On August 18th the Federal Reserve Bank of Philadelphia released its monthly Business Outlook Survey Index of Mid Atlantic regional manufacturing activity and the results shocked the market. The survey showed a drop from a positive +3.2 for July to a negative -30.7 for August, its lowest level since March ‘09. This survey was consistent with recent trends in other regional indexes such as NY Fed and the Richmond Fed as well as the national ISM report which had shown signs of a slowdown on a national basis.
The Philadelphia Fed Index is a broad survey of manufacturing activity comprising such categories as employment, hours worked, new orders, inventories as well as prices paid and received. As the chart shows below it has been an indicator of a decline in economic activity when it has recorded a reading below zero for several months in a row, going back to the recessions of 2001 & 2008-09. When comparing the activity of the Philly Fed and the S&P 500 on a quarterly basis, a decline averaging 5% or more in both indexes typically occurred during or closest to a recession.
What degree of decline in Industrial power sales could we see if the Philadelphia Fed index remains at a negative reading for the next several months? One indicator would be to look at PA Industrial Power Sales as tracked by the EIA in Electric Power Monthly. The chart below tracks the percentage change in industrial power sales in PA against the percentage change in the Philly Fed Index. Recent industrial production figures for July recorded an increase of .9%, but this was largely driven by increased utility output. As weather moderates in September we may get a clearer picture of industrial demand and power sales.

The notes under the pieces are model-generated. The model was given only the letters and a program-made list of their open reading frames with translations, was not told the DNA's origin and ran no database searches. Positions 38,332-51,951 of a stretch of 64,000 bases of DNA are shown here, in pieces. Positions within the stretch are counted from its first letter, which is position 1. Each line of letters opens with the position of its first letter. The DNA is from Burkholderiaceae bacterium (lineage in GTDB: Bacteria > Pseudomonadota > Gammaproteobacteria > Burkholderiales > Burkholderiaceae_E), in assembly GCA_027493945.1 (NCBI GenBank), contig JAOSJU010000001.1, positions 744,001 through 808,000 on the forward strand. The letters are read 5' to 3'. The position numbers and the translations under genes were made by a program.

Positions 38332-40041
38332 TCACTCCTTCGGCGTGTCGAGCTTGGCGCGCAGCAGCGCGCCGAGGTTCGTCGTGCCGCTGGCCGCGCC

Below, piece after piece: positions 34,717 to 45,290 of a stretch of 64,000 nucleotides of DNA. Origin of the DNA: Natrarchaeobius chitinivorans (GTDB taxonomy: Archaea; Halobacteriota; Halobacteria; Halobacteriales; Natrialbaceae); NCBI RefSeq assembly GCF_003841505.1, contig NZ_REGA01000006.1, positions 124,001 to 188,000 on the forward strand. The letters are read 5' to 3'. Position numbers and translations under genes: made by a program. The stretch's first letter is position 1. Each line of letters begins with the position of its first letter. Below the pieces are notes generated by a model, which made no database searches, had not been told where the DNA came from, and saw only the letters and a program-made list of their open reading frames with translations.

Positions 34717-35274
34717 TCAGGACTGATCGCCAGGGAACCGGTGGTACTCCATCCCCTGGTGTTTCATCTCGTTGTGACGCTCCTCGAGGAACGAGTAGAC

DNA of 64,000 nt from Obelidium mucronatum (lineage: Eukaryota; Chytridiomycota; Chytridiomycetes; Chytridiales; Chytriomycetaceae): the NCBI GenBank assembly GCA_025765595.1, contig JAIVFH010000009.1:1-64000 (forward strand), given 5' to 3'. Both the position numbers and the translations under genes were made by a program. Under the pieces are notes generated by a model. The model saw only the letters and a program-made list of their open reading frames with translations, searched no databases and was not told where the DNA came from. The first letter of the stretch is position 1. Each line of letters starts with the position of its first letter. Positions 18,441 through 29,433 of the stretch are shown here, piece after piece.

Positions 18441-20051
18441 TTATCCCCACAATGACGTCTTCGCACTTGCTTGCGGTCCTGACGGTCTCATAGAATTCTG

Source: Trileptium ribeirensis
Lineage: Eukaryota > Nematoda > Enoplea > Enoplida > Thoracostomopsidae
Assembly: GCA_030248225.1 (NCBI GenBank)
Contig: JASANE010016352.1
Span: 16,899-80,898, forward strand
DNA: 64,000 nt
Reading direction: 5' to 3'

While the economy has rebounded from a demand perspective, from its 2009 lows, it has not returned to pre-recession levels of 2007. This has resulted in excess capacity of power generation and has raised reserve margins of generation that an Independent System Operator (ISO) could call on. If the economy were to falter in the second half of 2011, industrial demand would be a segment of the economy to be impacted more notably than the residential or commercial sectors.
While demand may not return to 2009 levels, it may fall somewhere between those seen in 2009 and 2010. This would further increase coal/gas competition as all the new supply of gas coming from shale fields would be either injected into underground storage or burned for power generation as gas plants seek to displace coal units when the cost of gas is low enough to compete on cost.